© Sue Vincent
Twenty-eight-year-old Lance Cain watched as Tamara’s ashes floated away over the small waterfall and down the frigid stream. As a veteran of the Talsan War and one of the few survivors of the Prog Lozab campaign, he had long since learned how not to cry, regardless of how harshly his emotions were twisting in his chest.
But somewhere inside the hardened fighter pilot, a little six-year-old boy was sobbing. That’s how old he was when his Mom died pulling him out of the fire that took his two brothers and three sisters. That was the day he swore no one else would die because of him.
The day he graduated officer’s training (and at the memory, he had to bite down on the inside of both of his cheeks, since Tamara was standing beside him at the ceremony), he not only took an oath to defend the Republic, but to defeat the alien horde that had sworn to eradicate humanity from existence, including his beloved fiancee Miranda, the girl he left behind on their homeworld of Senegale.
“Hey, Dancer. I don’t mean to interrupt, but we’ve got to get going. The sun’s setting, and in an hour it’ll be ten below.”
It’s the day after Thanksgiving and I’m exhausted. The holidays wipe me out, especially when I have to spend them with family.
I really wasn’t looking forward to that flight from Chicago to Oakland. Couldn’t get a direct one of course since I waited until the last minute, so the whole trip took nearly seven hours.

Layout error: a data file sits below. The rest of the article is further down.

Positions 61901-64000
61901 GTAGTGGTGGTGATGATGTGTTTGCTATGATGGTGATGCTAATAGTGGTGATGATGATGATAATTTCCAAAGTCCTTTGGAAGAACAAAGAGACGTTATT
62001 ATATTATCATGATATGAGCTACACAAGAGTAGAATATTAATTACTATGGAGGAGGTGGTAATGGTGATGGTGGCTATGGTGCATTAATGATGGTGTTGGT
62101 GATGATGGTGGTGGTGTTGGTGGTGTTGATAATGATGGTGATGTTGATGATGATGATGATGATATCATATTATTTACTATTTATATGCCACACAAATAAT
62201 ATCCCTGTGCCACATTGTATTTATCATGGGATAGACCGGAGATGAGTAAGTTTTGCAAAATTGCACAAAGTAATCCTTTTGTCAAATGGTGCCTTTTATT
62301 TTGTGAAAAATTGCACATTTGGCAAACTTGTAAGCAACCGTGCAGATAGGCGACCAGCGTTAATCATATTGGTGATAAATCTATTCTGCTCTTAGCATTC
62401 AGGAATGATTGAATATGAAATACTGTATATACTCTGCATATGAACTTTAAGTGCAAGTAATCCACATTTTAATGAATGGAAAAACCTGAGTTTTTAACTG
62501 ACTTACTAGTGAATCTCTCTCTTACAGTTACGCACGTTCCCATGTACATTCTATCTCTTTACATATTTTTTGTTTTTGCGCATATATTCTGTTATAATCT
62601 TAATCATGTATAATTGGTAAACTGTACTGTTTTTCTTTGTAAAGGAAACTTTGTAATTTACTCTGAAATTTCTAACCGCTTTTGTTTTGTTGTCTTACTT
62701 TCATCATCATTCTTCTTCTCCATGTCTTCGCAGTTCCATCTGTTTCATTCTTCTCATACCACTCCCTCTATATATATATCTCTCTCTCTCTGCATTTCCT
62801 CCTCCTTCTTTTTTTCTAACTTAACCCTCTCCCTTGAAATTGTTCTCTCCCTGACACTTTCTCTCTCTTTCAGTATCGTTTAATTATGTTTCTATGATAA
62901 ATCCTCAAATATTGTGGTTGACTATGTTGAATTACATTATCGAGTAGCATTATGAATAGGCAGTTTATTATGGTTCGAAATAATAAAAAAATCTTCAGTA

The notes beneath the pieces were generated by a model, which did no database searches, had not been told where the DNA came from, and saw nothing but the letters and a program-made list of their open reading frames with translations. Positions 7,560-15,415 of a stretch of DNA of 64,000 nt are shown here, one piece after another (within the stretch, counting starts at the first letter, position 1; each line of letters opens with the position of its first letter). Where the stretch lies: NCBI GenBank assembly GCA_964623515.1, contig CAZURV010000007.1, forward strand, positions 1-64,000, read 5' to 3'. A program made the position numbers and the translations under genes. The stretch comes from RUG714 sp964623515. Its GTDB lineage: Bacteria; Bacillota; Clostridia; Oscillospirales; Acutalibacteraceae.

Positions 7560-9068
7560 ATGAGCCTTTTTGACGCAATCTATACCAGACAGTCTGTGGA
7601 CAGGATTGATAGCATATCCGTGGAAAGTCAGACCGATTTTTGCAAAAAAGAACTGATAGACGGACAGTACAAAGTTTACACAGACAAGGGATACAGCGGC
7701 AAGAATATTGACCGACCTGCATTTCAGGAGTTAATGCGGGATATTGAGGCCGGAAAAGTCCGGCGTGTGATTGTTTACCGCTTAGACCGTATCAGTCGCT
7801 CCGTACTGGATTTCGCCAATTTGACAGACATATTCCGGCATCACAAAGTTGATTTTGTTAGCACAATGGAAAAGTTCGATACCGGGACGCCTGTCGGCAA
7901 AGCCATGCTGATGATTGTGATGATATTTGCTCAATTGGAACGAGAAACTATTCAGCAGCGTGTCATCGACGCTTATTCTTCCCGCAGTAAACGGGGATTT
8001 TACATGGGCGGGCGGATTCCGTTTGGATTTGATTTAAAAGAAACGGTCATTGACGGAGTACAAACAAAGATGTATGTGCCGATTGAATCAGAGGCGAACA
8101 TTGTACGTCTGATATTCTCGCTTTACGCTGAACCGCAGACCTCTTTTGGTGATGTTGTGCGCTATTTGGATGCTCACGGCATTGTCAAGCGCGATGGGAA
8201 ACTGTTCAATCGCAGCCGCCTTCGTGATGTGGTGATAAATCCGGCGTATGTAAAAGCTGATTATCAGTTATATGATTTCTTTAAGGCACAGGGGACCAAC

I really hoped Mom would have just accepted my excuse that I had too much work to do to take the time off, but she knows how to get her way. She’s always known how to manipulate me. She uses guilt, that’s a favorite. What about my ailing father? What about my sister and her obnoxious husband who never get to see me? What about all the snotty-nosed nieces and nephews who miss their Uncle Jerry.
Mick knew he only had a few minutes left. His son Tyler couldn’t stop the bleeding from his throat. Mick looked up and smiled. He wished he could tell him how much he loved him, Tyler and his little boy Jimmy.
Mick knew tomorrow’s Thanksgiving meal would taste like ashes to them, to Tyler’s wife Jenny, three months pregnant with their second child, a grandchild Mick would never know.
He knew they would find it hard to be thankful, but Mick was thankful.
He was thankful he’d stopped the son of a bitch from taking Jimmy.
The bastard had been preying on children all over Orange County for a year and a half, sneaking into houses at night, forcing a window or coming in through an unlocked patio door. He’d been taking children, probably followed them home from school or spotted them playing in front of their houses, cased their homes, set up a plan so he could kidnap them, rape them, and murder them.
Not this time.